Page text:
Earth Day – With Awareness Comes Responsibility

Oil Spill Clean Up Methods–A Comparative Analysis, Download Here

Analysis Document 1: [ddownload id=”1145″]

Analysis Document 2: [ddownload id=”1146″]

Report: “1.5 million tons of oil spilled annually”–twice the amount of oil spilled during the 2010 BP disaster in the Gulf of Mexico!

This was a report out of Russia–but really, this is going on all over the world. 

An important reminder in an amongst all the Earth Day and beyond messages:

With Awareness Comes Responsibility

Being aware of environmental issues isn’t enough. We believe that any expression of a problem must be accompanied with a solution.

Here is a report of a problem recently covered by a news outlet: “Arctic Deeply”:

An oil spill at Russia’s Mamontovskoye oil field in Khanty-Mansi Okrug, 2013

“… by the Russian government’s own reckoning, some 1,360,777 metric tons (1.5 million tons) of oil is spilled annually. That’s about 10 million barrels, or twice the amount oil spilled during the 2010 BP Deepwater Horizon disaster in the Gulf of Mexico. It’s also about 30 times the amount of spilled oil actually reported by Russia’s oil companies, according to a report prepared by Chuprov.” 

“Most of these spills occur inland. But between 272,155 to 453,592 metric tons (300,000 to 500,000 tons) of leaked oil is believed by the Russian government to make its way into the Arctic’s rivers and ocean annually.”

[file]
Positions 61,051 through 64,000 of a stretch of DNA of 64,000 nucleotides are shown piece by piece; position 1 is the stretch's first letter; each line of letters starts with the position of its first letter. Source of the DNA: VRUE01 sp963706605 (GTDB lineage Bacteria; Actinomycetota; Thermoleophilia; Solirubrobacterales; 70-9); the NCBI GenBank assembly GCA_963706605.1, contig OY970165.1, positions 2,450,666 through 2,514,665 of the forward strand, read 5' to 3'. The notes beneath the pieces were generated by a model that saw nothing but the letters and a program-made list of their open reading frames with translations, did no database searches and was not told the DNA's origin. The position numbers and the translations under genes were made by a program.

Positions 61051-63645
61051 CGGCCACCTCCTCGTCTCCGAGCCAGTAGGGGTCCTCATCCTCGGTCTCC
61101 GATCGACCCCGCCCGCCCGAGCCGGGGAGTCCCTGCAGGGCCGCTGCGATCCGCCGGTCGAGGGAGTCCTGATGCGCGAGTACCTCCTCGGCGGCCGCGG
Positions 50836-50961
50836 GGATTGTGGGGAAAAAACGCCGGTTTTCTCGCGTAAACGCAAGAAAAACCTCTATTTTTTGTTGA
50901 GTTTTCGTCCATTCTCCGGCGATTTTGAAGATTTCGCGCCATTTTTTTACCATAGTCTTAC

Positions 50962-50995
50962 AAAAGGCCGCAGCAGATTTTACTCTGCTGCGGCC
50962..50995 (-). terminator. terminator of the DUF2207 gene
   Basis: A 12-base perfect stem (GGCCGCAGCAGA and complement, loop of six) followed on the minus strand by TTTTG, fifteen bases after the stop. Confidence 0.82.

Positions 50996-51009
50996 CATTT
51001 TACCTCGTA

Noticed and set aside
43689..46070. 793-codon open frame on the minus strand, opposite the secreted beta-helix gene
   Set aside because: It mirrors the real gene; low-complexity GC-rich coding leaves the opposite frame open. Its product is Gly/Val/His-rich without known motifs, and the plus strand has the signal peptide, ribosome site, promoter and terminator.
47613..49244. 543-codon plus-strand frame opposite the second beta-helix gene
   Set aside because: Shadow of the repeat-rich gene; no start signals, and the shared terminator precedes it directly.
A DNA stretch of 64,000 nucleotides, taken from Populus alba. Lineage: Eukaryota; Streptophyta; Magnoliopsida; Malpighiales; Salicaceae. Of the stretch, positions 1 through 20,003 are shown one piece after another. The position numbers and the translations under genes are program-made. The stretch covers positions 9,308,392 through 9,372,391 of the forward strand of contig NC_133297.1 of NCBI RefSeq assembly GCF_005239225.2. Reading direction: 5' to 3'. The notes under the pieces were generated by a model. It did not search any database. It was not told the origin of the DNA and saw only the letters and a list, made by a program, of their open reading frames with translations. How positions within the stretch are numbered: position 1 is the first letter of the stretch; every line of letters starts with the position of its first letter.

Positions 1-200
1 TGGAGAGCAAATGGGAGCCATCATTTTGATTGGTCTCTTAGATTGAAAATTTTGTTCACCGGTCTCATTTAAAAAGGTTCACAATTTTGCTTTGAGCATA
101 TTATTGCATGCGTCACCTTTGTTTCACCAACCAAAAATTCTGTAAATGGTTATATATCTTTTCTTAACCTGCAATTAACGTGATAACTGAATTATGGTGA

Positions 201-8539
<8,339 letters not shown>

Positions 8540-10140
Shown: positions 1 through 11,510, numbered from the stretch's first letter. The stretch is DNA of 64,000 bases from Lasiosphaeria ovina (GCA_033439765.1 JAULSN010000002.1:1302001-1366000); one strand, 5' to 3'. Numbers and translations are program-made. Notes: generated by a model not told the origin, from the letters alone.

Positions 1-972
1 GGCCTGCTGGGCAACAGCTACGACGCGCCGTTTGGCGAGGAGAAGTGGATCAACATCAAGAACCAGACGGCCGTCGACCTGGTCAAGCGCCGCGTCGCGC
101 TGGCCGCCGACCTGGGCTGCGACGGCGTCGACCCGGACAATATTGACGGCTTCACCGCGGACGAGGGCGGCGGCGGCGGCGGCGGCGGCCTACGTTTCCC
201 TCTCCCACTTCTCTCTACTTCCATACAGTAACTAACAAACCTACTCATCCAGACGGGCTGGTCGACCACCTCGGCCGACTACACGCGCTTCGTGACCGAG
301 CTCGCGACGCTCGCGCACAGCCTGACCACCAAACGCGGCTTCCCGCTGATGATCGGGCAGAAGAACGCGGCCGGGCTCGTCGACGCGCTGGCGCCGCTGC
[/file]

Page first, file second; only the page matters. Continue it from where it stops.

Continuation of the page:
Quite some astounding numbers wouldn’t you say!

Academia/Science, industry, government agencies and advocacy organizations all have a responsibility to bring optimum solutions to the table.  The Lawrence Anthony Earth Organization’s Cooperative Ecology approach is that new paradigm.

Here’s one solution we have just brought to the table:

Released April 22-Earth Day:



For the past few months we have been hard at work on a research project that will not only help the environment, but also insurers, industry members, government regulators and other stakeholders who want to improve the world’s ability to clean up oil and chemical spills in our oceans and fresh water environments. The work has culminated in the completion of our Oil Spill Clean Up Methods – A Comparative Cost Analysis. Many of you have been following our Change Oil Spill Response Campaign, now in its 7th year. But for those not familiar with this issue, I will first share some background information.

How can we justify using a chemical pollutant to “clean up” a chemical pollutant? We can’t. Or, how can we justify higher costs using less effective technology? We can’t. To put it another way, how do we justify keeping a Model-T oil spill clean up system in place when a Lamborghini or Ferrari system is readily available? We can’t. Yet, the Model-T has been the norm in addressing oil spills for nearly 4 decades. Government agencies and industry have been locked into using ineffective oil spill clean up methods and harmful agents such as chemical dispersants for too long now. The full story and documentation with solutions can be found in the research paper: A Call for a Twenty-First Century Solution in Oil Spill Response on our website at the Environmental Solutions Hub tab.

Chart to your right: What’s it cost to truly clean up one gallon of an oil spill with an eco friendly bioremediation method, OSE II?  A lot less than the Model T methods!  Like 77% less with 100% results.

More on Spill Clean Up Methods Analysis at…[ddownload id=”1112″]

Analysis Document 1: [ddownload id=”1145″]

Analysis Document 2: [ddownload id=”1146″]

Make every day your Earth Day